- Family Asteraceae (formerly Compositae)
- Inula helenium
- Alant, Elfdock, Elfwort, Horse-Elder, Horseheal, Scabwort, Wild Sunflower, Yellow Starwort, Velvet Dock
- It can be severely irritating to mucous membranes and strongly sensitizing.
- Not to be used during pregnancy.
Native to southeastern Europe and western Asia, the herb has since been introduced to many temperate regions, including parts of North America. The plant is a perennial that grows to about ten feet in height, producing golden yellow, daisy-like flowers and preferring moist, well-drained soil. The leaves are up to eighteen inches long, pointed, coarsely toothed, and green with downy, gray undersides. The stem is thick, hairy, ridged, round, and green, and filled with a white spongy pith. The roots are thick and tuberous, and, when dried, have the aroma of peppermint. In the autumn, the roots are unearthed, cut up, and then dried at a high temperature.
Helen of Troy was believed to have been gathering the herb when she was abducted by Paris. This story resulted in its botanical name.
The root contains a sweet, starchy substance called inulin which is responsible for its popularity as a type of crystallized candy. Pliny stated that no day passed that the Empress Julia Augusta did not eat some of the candied root to help her “digestion and cause mirth”.
Inulin was first isolated from elecampane in 1804, and took its name from the botanical name for the herb. It has mucilaginous qualities that help soothe the bronchial linings.
In the Middle Ages, apothecaries sold the candied root in flat, pink, sugary cakes, which were sucked on to alleviate asthma and indigestion, and to sweeten the breath.
In ancient China, large-leafed plants were grown under scholars’ windows so they could listen to different sounds of rain. It is still used in a similar manner in temperate climates.
A story is told by Stephen Blake in his Complete Gardener’s Practice of 1664. He suggested one use for the plant — “to be revenged on a person who steals your flowers, sprinkle dry powdered elecampane root on clove gillyflowers, give to the party, who will delight to smell it, and when they draw the powder into their nostrils they will fall a sneezing until the tears run down their thighs”. (Bremness)
A medieval saying was “Elecampane will the spirits sustain”, which reflected the herb’s tonic properties.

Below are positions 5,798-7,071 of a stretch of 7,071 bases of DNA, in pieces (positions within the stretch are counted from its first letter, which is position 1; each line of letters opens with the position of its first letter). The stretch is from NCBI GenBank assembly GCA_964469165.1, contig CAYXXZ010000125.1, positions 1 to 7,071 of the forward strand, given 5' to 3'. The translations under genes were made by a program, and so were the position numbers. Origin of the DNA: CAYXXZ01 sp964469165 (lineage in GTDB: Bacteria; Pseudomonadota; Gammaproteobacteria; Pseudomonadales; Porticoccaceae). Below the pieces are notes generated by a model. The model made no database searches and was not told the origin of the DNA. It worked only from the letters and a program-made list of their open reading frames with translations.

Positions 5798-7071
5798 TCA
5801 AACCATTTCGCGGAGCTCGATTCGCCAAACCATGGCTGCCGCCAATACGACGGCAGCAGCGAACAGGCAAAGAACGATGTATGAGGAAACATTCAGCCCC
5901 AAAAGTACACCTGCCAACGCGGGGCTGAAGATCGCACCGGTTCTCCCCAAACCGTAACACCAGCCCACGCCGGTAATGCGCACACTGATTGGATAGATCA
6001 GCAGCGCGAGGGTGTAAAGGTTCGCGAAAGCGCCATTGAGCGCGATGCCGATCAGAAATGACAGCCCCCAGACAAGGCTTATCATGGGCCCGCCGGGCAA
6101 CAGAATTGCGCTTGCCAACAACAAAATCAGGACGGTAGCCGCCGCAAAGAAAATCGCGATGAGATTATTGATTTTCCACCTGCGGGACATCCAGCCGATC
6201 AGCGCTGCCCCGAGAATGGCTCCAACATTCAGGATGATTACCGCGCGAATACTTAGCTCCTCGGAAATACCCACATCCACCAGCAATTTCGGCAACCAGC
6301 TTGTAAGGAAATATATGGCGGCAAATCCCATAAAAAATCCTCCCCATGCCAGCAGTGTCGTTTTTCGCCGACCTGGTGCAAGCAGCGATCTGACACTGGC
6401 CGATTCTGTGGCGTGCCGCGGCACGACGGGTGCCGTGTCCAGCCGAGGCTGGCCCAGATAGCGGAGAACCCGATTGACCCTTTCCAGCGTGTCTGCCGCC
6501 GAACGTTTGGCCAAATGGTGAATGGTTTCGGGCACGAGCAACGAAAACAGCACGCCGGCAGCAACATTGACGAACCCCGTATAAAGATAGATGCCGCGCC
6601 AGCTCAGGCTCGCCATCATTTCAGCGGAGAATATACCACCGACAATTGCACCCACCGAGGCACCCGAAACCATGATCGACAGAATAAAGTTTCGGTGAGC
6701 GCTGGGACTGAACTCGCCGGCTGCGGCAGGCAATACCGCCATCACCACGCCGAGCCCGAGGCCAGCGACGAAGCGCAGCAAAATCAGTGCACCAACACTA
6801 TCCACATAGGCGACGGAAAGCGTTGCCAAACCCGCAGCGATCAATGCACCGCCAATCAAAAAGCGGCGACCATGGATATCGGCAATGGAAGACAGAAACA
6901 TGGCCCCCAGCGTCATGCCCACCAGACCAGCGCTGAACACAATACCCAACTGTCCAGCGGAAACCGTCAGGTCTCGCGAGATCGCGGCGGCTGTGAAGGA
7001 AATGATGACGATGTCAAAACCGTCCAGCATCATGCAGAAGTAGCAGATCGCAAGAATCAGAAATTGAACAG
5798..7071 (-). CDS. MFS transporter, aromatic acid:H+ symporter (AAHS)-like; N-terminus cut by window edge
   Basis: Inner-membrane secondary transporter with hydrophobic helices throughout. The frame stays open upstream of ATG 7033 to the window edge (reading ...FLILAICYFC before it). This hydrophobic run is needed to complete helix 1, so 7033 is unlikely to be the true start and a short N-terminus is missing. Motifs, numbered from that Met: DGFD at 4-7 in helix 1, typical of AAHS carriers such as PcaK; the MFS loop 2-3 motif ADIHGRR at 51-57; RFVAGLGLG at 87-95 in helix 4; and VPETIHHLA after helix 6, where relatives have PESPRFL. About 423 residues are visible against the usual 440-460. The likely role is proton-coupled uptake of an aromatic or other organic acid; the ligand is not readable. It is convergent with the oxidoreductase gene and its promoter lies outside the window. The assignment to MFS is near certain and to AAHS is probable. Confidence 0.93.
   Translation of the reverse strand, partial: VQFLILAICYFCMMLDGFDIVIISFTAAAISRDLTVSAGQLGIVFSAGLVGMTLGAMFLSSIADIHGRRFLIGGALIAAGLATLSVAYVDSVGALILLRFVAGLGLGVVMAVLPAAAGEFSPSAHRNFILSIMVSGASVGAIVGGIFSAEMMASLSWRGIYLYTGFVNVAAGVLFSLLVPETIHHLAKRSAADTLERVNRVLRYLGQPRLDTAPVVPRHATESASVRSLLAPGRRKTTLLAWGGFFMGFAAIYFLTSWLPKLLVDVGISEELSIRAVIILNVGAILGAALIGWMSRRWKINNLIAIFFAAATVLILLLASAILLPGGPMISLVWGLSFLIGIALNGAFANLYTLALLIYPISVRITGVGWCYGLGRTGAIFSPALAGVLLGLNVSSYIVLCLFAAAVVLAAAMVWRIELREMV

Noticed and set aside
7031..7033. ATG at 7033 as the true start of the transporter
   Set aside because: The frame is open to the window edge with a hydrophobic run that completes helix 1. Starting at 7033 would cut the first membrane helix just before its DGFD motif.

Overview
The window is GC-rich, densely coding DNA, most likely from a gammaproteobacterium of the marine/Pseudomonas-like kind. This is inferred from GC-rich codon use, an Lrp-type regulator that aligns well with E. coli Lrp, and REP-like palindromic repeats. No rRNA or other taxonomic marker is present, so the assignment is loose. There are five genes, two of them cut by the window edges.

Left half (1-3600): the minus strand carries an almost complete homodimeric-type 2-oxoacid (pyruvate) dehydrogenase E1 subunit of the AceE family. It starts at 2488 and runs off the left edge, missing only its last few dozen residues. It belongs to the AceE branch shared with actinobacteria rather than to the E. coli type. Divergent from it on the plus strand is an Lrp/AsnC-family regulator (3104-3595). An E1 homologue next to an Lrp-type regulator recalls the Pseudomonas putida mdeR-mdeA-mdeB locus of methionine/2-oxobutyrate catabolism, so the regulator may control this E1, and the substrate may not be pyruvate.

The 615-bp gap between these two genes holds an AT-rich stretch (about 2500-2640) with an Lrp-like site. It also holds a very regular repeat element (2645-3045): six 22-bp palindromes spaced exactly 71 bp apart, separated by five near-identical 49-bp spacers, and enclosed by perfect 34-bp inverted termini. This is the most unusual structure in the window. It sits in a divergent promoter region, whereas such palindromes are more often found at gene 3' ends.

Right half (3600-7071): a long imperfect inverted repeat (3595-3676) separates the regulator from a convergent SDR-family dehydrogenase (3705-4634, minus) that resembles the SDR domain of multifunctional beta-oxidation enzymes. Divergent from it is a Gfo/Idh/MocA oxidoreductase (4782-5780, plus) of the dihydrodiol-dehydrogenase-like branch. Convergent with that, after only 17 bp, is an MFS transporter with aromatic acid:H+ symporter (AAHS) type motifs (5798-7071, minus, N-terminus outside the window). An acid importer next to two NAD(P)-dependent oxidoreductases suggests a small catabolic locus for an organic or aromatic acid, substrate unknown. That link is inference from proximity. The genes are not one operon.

The Greeks and Romans considered it as a cure-all for such diverse ailments as dropsy, digestive upsets, menstrual disorders, and sciatica.
The Anglo-Saxons used it as a tonic, for skin diseases, and for leprosy.
By the 19th century, it was used to treat all the above, plus neuralgia and liver problems.
The Algonquin, Cherokee, Delaware, Iroquois, and others have long used this herb to treat various respiratory problems, including tuberculosis, asthma, and the common cold. Scientists have now verified that it exhibits significant activity against Mycobacterium tuberculosis and does improve digestion. In fact, the Delaware made a tonic from the root to strengthen digestive organs.
- digestive stimulant
- increases sweating
- mildly bitter
- soothes coughing
- inulin (up to 44%)
- volatile oil (up to 4% of alantol and sesquiterpene lactones, including alantolactone)
- triterpene saponins (dammaranedienol)
- possible alkaloids
- vitamins and minerals (especially niacin and thiamin, magnesium, zinc, and calcium)
Alantolactone is a constituent thought to be anti-inflammatory, but it also reduces mucous secretions and stimulates the immune system.
The volatile oil is known to be partly responsible for an expectorant action,as well as for its antiseptic qualities.
Chinese research has demonstrated mild antibacterial properties, as well as a stimulant effect on the nervous system, digestion, and adrenal cortex.
A decoction from the root is used for irritable coughs, bronchitis, asthma, upper respiratory problems, or as a digestive aid.
Decoctions from the flowers are used to treat nausea, vomiting, or coughs with copious amounts of phlegm, and, when combined with licorice, helps ease nausea, abdominal distension, flatulence, and vomiting of mucus.
Tinctures are used for bronchitis or chronic respiratory complains and sometimes mixed with thyme tincture for added effect.
Syrups are made from infusions or decoctions of roots and flowers and used for coughs.
Washes from the decoction or diluted tincture for eczema, rashes, and varicose ulcers.
The roots have long been used as a gentle warming tonic, particularly useful for chronic bronchitis and other respiratory problems. The whole herb has a stimulant, expectorant effect, which encourages the coughing up of mucus from the lungs.
The Chinese uses the flowers from its species (I. japonica — Xuan fu hua) to treat asthma and bronchitis with excessive phlegm, as well as for acid reflux and vomiting.
The herb is also taken as a tonic for the digestion, stimulating the appetite and relieving dyspepsia.
It has long been used in the treatment of intestinal worms.
It combines well with other antiseptic herbs and is used for such infections as flu and tonsillitis. Its restorative, tonic action complements its ability to counter infection.
It is used as a sugar substitute in the treatment of diabetes.